Commscamp is an annual event for public sector comms people. Volunteer run it's free to attend. It's a chance to bounce ideas around and soak up inspiration.
by Dan Slee
It's 5am the day after commscamp the 4th largest and best commscamp so I thought I'd just post a 10 things I learned listicle.
Commscamp is an unconference for public sector communications people run entirely by volunteers.
1. We all need this. To quote Elbow "Throw those curtains wide, one day like this a year will see me right." I love the fact that a community has built up around these things. They are people who care about what they do and want to do a better job. I like that people who come for the first time or the 4th time get it.
2. The sun always shines in Birmingham.
3. No two people have the same commscamp. There are 30 possible sessions and you can go to six or with the law of two feet nipping out of that session and into others more.
4. Pokemon Go and augmented reality is a thing that we're just starting to get our heads around. What does that mean for comms people?
5. The Government Communications Service modern communications operating model is a starting point to look at if you are working out how to structure your team.
6. Facebook Live has a habit of falling over the first time the WiFi signal wobbles. Until this is ironed out I'd be tempted to use Periscope. But the numbers make it tempting.
7. It's brilliant seeing people come to commscamp for the first time.
8. The Bond Company in Birmingham is a brilliant venue.
9. If it's not broke don't fix it.
10. Polly's Parlour is a converted VW Beetle that sells ice creams. They're also lovely people.
11. We are only just starting to work out the impact of the Brexit campaign.
12. The Leave campaign went for the heart and Remain to the head. The heart won.
13. There are lessons positive and negative for comms from Brexit that we will have to live with for years to come.
14. Organisations are increasingly being bold with video and are making short snackable content.
15. The NHS needs an unconference like this.
16. Snapchat is baffling people over 20 but people over 20 really need to get to grips with it. Paul Bradshaw's Snapchat for Journalists is worth chiopping in for.
17. There is a need for social media management and the question 'how much of it and what works' is a good one to ask.
18. Musterpoint is like hootsuite for the public sector built by someone who is from the public sector. You should have a demo. It's ace.
19. The underlying mood at public sector unconferences has changed. I've noticed this. The first ones I went to six or seven years ago were about the power of new technology. We were intoxicated by the possibility and we were eager to understand each channel. We kicked the tyres and we imagined a world that looked so different. We imagined a world where people had access to information and could challenge, discuss and debate. The access has come. We think we are savvy. We are not. As a country we - all of us - have a capacity to take things that are shared at face value no matter how outlandish. We don't appear to have much critical thinking. As the public sector, or with public sector values we base what we do in fact and accuracy when those outside do not always. And those outside have all the best tunes. I keep coming back over and over to a line I heard the UK Ambassador to the Lebanon Tom Fletcher say a couple of years ago. "We must communicate like insurgents." Shocked at first I wondered what he meant. He doesn't mean communicate with beheadings and kalashnikovs. What I think he means is that the old structure of sign-off and safety have been outflanked. Too slow for the digital landscape. Too dull to effectively work. There needs to be the independence of cells that can communicate something fleet footed, creative, imaginative, witty, fast and responsive. I'm not sure what that looks like entirely but I'd like to find out.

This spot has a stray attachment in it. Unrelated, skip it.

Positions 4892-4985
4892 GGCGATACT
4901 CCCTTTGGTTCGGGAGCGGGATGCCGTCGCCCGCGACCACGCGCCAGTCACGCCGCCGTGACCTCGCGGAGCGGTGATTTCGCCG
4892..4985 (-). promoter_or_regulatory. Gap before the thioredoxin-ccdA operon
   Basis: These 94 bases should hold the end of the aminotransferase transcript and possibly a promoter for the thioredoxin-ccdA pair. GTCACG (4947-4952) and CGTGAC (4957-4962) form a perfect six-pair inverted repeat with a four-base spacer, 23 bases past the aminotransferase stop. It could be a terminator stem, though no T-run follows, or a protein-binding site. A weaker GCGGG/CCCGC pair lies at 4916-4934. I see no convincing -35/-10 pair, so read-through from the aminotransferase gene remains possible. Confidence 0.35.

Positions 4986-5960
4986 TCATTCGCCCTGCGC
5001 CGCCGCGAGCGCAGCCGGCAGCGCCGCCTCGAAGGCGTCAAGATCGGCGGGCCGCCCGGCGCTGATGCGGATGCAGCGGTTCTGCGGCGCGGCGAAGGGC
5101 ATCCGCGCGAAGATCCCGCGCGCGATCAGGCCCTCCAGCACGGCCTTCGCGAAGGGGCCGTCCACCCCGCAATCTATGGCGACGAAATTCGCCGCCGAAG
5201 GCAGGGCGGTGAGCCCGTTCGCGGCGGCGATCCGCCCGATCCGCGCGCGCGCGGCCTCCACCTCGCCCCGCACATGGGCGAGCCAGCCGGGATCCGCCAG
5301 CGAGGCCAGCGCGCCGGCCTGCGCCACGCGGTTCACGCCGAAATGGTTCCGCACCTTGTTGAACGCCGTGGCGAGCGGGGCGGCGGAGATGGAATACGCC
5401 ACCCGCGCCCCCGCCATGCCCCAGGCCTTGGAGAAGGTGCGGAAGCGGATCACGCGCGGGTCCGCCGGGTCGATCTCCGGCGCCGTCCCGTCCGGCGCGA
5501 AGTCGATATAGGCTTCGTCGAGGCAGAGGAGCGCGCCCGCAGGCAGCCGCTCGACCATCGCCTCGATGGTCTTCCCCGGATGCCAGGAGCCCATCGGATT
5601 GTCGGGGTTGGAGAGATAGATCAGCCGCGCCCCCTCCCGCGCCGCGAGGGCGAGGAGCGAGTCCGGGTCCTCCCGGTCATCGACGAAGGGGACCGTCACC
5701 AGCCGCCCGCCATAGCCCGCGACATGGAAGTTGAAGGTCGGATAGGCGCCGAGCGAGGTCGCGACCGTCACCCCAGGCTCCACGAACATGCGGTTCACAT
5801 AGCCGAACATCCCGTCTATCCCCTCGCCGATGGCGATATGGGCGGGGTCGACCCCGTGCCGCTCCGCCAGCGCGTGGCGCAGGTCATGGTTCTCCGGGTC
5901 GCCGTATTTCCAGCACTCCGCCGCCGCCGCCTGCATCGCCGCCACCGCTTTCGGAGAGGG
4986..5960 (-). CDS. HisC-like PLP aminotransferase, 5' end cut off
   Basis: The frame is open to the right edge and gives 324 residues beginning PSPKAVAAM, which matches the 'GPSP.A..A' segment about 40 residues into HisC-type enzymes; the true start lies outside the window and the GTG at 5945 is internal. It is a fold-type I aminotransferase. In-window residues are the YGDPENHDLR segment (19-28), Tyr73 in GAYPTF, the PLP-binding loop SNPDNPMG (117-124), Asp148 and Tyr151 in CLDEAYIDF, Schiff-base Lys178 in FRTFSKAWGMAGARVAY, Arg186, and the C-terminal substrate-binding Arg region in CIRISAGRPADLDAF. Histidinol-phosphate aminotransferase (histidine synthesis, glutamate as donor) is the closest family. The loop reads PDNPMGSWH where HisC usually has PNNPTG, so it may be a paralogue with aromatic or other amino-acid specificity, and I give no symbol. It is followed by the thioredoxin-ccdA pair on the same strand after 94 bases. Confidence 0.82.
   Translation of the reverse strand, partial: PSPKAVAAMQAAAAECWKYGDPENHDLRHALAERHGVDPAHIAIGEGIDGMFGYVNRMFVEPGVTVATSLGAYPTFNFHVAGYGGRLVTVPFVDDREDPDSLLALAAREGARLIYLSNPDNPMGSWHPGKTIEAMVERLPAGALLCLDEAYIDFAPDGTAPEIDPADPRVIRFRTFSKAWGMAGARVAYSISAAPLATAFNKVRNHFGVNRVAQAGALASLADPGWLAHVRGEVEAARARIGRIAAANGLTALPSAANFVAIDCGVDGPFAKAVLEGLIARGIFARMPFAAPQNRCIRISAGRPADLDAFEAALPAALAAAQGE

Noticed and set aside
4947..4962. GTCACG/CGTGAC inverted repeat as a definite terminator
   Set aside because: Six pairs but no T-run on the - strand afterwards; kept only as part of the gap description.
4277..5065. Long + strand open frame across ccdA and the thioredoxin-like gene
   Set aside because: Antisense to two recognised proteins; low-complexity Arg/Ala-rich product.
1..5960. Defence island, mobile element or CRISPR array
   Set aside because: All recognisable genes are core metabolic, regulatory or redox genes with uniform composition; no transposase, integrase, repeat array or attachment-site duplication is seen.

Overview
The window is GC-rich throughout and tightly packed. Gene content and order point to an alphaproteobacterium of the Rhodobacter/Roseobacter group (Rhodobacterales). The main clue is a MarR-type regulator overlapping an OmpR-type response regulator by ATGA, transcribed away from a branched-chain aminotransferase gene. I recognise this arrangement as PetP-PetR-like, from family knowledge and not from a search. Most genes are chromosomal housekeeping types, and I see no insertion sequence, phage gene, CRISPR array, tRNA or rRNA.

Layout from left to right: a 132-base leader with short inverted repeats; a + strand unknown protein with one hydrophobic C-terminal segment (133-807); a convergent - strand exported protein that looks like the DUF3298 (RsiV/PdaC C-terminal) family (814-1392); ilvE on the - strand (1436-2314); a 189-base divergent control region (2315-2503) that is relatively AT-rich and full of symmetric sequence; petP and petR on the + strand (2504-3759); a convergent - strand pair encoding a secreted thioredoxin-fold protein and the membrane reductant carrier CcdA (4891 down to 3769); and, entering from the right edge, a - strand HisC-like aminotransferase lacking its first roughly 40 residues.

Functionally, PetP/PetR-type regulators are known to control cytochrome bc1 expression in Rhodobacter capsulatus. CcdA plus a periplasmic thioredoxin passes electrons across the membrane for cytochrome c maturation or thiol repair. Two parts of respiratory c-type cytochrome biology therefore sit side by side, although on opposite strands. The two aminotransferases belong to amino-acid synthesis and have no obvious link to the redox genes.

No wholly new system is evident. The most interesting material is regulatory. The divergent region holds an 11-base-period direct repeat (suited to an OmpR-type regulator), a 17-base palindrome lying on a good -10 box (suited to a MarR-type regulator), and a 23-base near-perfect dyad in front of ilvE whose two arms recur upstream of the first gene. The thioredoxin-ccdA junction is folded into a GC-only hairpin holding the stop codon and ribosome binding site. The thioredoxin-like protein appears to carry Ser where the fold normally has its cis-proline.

20. Emma Rodgers is a great person to plan an event with.
21. There is a strong sense of therapy as well as learning at commscamp. That's fine. Life can be tough. It can be difficult being in the public sector and if people have left commscamp knowing only they're not alone then it will have done its job.
22. The evaluation of commscamp is not by clicks, tweets or hashtags. It;s in six months time when you are faced with an issue you first came across at commscamp and through Twitter or the Facebook group you now know who can help you with an answer.
23. There will be a round-up of blogs and other content on the commscamp blog.
24. Commscamp wouldn't happen without our gold sponsors GovDelivery, Knowledge Hub, Digital Action Plan by Helpful Technology, MusterPoint and Touch Design silver supporter Alive With Ideas and supporters UK Govcamp, PSF, NUJ, Government Communications Service, LGComms, David Banks and Local Government Association. They are all lovely people.
25. Kate Bentham running the cake stall and Elaine Massey running the tea stall is the dream team. They are both great people.
26. There were people who had been before to commscamp who weren't there this year. They were missed.
27. Next year's commscamp is on July 14 2017. It will be even bigger. There will be 200 tickets this time not 180. If you'd like to sign-up to the email alert for ticket and volunteering information you can do so here.
Dan Slee is co-creator of comms2point0 and co-founder of commscamp.
Pic credit Josephione Smith / Twitter.